From this stackoverflow answer, by skinp :w !sudo tee % I often forget to sudo before editing a file I don't have write permissions on. When I come to save that file and get a permission error, I just issue that vim command in order to save the file without the need to save it to a temp file and then copy it back again.


29

Redhat user: chown 0:0 /bin/rpm && rpm -qa | xargs rpm --setugids Debian/Ubuntu user: chown 0:0 /bin/* /usr/bin/* chown daemon:daemon /usr/bin/at chown 0:utmp /usr/bin/screen chmod 02755 /usr/bin/screen chmod u+s /bin/fusermount /bin/mount /bin/su /bin/mount chmod u+s /usr/bin/sudo /usr/bin/passwd screen While screen is running do this at ...


26

You could reinvent the wheel, but honestly, I use passwordless sudo for this. For example, my monitoring system needs to be able to run a command to check the hardware RAID. This requires root privilege, but I don't want to run the whole monitoring system as root, so instead I have in sudoers a line that says nagios ALL=(root) NOPASSWD: ...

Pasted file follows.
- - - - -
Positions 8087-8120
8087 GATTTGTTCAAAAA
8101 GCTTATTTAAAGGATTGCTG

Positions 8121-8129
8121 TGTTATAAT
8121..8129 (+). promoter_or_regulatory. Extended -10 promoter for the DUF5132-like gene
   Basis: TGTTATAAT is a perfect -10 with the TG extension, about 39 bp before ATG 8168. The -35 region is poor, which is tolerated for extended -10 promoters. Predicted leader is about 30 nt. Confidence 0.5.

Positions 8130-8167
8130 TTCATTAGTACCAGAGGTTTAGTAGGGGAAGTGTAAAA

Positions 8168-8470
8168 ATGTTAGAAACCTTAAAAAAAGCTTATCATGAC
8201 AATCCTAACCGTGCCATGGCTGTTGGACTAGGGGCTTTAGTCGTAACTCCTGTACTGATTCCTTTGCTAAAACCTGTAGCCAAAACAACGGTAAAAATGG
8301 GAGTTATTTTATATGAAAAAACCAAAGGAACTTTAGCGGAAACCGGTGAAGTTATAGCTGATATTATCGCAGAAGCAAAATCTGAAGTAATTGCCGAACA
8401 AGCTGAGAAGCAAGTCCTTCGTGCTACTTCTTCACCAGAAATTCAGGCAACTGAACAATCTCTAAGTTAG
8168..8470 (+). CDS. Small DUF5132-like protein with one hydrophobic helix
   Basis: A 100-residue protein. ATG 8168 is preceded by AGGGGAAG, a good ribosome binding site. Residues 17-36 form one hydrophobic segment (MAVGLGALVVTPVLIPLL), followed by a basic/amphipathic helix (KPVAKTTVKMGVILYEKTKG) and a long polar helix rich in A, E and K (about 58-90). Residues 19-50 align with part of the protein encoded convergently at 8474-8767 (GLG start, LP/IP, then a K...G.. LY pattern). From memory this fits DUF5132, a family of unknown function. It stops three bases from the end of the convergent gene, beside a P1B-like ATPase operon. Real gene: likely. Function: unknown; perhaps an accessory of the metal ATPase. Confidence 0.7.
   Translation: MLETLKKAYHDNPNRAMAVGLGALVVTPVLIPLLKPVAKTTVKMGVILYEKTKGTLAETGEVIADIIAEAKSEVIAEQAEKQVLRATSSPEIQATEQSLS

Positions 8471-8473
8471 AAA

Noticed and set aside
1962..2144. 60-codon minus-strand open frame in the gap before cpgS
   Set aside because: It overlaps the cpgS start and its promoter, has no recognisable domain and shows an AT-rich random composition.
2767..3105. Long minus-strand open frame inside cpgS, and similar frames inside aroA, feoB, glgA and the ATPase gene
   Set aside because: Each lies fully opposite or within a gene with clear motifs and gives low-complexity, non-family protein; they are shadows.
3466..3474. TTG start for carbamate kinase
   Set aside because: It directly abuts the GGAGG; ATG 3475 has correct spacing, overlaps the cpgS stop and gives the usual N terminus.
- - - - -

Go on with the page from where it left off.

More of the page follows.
22

To pull the effective uid use this command: id -u If the result is ‘0’ then the script is either running as root, or using sudo. You can run the check by doing something like: if [[ $(/usr/bin/id -u) -ne 0 ]]; then echo "Not running as root" exit fi


21

If this was a normal binary, you could setuid by running # chmod u+s /path/to/binary Unfortunately, scripts can't be setuid. (Well you can, but it's ignored). The reason for this is that the first line of the script tells the OS what interpreter to run the script under. For example if you had a script with: #!/bin/bash You'd actually end up running ...


21

By default, you can only write to /var/run as a user with an effective user ID of 0 (ie as root). This is for good reasons, so whatever you do, don't go and change the permissions of /var/run... Instead, as root, create a directory under /var/run: # mkdir /var/run/mydaemon Then change its ownership to the user/group under which you wish to run your ...


21